Behind the Lines with DR: Tony Scott, Me, and King Ding-a-Ling

I have this love/hate relationship with research. When it’s the kind of study that involves slogging through a million pages of crap to find that one little nugget I can use, of course it’s worth it. But during the marathon swim I feel like I’m in a nightmare, cramming to deliver a paper only my professor will ever read. It’s dry work. Doesn’t mean I won’t do it. But I’d rather eat paint chips with a pickled turpentine dip.

Now if it’s the kind of research where I get to drive or fly someplace, hang out with interesting people, spend some moments in time inhabiting the world I’m going to pretend to know? Sign me up. I’ve been fortunate in that I’ve been on many interesting recons. Here’s one of my faves.

The location? New York City. The research was for the movie Money Train. It wasn’t a screenplay yet.

All I had was a pair of characters, the framework of a story, and a director—the one and only Tony Scott. He’d flown in from London, where he had just spent three sleepless days shooting a massive commercial. He could barely keep his eyes open when we met up at the Carlyle. We had a town car and driver to ferry us around the city. Between meetings with various transit personnel, Tony would catnap in the limo’s backseat, trademark Japanese baseball cap pulled down over his eyes, cigar ashes in danger of burning holes in his worn dungarees.

This wasn’t my first research trip on Money Train. Months earlier I’d haunted many of the same sites. Traveled some of the darkest corners of the subway system with a coterie of transit cops, each of whom had beau coup tales to impart. To a man, they loved my premise of two old neighborhood buddies-turned-transit-cops who harbored a lifelong fantasy to rob the money train, a special subway car that traverses the system’s electrified rails and carries the cash from all the token kiosks. Some of the detectives contributed their own plots and ploys, a few even admitting to having had their own great train robbery fantasies.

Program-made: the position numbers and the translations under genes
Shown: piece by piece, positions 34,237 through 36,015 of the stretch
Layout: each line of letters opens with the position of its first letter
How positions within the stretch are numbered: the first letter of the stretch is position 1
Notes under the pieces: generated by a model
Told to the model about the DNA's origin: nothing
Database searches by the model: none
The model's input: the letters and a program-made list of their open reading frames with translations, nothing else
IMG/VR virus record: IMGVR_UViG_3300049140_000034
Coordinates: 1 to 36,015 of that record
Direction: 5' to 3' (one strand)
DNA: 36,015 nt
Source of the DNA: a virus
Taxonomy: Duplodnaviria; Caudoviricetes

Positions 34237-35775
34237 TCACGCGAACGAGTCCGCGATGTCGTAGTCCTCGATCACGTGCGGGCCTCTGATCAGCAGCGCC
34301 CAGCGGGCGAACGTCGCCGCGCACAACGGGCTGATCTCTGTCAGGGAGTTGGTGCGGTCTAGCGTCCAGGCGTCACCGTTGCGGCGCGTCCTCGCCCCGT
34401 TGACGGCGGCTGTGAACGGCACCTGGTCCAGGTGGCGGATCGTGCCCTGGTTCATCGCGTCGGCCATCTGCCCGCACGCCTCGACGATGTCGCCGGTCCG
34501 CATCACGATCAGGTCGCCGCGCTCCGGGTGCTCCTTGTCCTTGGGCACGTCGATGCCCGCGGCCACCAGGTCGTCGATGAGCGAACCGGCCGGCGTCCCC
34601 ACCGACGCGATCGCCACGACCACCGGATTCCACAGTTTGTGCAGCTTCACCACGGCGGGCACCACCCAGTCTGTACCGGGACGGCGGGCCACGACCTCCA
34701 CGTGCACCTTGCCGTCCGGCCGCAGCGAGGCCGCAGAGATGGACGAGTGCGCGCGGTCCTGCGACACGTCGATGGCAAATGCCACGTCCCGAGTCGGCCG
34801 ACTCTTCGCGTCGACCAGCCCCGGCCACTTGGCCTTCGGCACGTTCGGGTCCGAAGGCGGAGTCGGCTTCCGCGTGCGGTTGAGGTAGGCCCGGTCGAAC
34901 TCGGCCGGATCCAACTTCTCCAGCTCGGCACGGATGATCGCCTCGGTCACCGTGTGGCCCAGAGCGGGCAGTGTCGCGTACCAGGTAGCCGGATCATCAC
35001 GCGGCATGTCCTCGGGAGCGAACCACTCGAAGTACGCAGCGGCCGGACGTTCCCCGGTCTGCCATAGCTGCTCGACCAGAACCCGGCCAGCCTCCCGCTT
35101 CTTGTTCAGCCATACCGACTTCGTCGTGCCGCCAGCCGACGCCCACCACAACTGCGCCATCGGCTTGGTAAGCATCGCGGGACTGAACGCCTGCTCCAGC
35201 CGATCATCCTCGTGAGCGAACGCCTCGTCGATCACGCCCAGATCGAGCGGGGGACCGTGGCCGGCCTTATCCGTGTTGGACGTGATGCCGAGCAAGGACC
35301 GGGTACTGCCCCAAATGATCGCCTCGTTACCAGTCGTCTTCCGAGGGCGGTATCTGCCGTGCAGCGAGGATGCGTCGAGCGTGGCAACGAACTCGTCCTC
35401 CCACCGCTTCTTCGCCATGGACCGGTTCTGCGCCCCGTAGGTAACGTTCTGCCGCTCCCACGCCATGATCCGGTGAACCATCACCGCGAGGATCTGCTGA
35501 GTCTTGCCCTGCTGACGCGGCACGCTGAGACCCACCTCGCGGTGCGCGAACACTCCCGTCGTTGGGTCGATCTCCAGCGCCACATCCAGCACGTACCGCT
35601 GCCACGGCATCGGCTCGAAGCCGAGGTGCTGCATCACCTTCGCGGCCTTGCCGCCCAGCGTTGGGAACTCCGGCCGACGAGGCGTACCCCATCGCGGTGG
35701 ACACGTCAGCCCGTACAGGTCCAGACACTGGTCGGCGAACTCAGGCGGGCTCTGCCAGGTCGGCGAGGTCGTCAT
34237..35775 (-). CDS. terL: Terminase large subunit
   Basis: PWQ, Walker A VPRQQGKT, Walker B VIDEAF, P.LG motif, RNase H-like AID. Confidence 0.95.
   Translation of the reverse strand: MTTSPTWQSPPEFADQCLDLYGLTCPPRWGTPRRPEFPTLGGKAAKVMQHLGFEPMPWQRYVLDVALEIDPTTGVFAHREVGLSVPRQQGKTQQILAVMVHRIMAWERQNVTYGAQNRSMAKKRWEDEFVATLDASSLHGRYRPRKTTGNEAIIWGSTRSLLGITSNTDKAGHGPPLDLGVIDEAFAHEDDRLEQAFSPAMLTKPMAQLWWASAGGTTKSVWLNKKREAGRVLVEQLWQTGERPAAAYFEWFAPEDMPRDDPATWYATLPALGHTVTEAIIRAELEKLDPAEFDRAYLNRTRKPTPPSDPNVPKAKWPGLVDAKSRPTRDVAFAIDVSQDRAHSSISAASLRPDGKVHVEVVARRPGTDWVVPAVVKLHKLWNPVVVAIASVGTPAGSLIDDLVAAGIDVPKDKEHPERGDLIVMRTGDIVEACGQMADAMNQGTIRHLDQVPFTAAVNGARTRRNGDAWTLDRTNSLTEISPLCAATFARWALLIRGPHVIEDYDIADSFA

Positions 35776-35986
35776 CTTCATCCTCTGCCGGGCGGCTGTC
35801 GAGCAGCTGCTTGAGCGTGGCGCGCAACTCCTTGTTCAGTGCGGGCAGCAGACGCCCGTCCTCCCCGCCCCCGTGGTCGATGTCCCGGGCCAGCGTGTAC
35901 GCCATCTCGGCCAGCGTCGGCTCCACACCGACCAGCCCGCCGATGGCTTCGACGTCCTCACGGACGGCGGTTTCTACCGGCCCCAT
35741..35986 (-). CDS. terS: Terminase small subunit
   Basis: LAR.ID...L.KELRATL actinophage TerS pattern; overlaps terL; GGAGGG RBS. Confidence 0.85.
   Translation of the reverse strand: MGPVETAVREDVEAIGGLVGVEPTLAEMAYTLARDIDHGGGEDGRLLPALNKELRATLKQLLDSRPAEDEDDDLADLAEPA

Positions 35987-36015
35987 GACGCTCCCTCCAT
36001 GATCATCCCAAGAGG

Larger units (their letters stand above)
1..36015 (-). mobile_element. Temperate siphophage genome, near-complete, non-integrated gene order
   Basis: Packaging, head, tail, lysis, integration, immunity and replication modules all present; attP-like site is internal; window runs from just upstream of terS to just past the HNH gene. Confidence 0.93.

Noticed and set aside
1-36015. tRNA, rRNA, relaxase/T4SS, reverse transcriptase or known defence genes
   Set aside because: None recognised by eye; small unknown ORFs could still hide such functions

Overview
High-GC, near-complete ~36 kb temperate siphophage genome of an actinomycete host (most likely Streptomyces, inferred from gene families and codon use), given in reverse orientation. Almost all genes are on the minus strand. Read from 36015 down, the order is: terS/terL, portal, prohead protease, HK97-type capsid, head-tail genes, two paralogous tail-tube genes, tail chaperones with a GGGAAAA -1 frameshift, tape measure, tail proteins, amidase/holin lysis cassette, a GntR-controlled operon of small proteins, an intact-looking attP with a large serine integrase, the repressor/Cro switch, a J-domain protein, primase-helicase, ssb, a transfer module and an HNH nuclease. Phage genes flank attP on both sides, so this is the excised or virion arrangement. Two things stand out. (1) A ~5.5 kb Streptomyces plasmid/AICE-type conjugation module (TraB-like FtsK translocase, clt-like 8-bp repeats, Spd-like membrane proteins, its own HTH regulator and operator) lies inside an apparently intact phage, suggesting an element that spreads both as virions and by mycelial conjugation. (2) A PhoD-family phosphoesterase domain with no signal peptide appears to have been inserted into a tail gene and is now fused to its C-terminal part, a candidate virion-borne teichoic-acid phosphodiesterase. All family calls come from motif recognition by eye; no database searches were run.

Tony wanted to see what I’d seen, speak to whom I’d spoken to. So I had set it up for us to tag along with a Subway Crime Suppression Unit. This team works undercover, dressing up some of their detectives as drug-addled inebriates who appear so incapacitated they’re barely able to function and unable to fend off the predators who assault and rob them. Those “undercovers” adorned themselves with phony designer watches and gold chains, making themselves targets by feigning sleep on subway benches or behaving so stoned they needed to keep a grip on a platform rampart in order to simply remain vertical. The rest of the team was deployed behind nearby construction walls or natural barriers, keeping an eye on the decoy through peepholes.

Tony was wondering if he was going to be able to stay awake on the stakeout.

“How long are we gonna have to wait for something to happen?” Tony asked.

“Just watch,” I said.

In a matter of minutes, the team had a predator on the line: a young gang banger who circled, timing his attack on the decoy. The team moved in, made the arrest, then set up for the next sting. In an hour, they had five collars. The rest of the day would be all about paperwork.

Over the course of our tour, we were given special access to the transit system’s electronic brain center, explored long-forgotten train tunnels, were introduced to an underground human subculture that thrived beneath the streets of New York City, and were shown actual turn-of-the-century platforms built, but never used, that remained unmanned and forever suspended in a bizarre and ghostly repose. It was a magnificent world unto itself. And Tony could hardly wait for me to bang out the script so he could be the first director to shoot a movie filmed entirely inside the NYC Transit System.

We celebrated our upcoming venture with a dinner at a downtown Italian joint. Just Tony and myself parked at an outdoor table. I was fighting a cold, so I was juiced up on medicine. We drank, we dined, and we drank some more. We traded tales of marriage and lost loves. We closed the joint. When the check arrived. Tony was so blitzed he couldn’t calculate a tip. He asked me to do the honors. I must’ve also been pretty impaired because I somehow left a gratuity in the neighborhood of five percent. Bad move. As Tony stumbled to the car I found myself cornered by a pair of brawny waiters who waved the check in my face. All I remember was feeling utterly embarrassed as I peeled off twenties until the waiters allowed me to leave.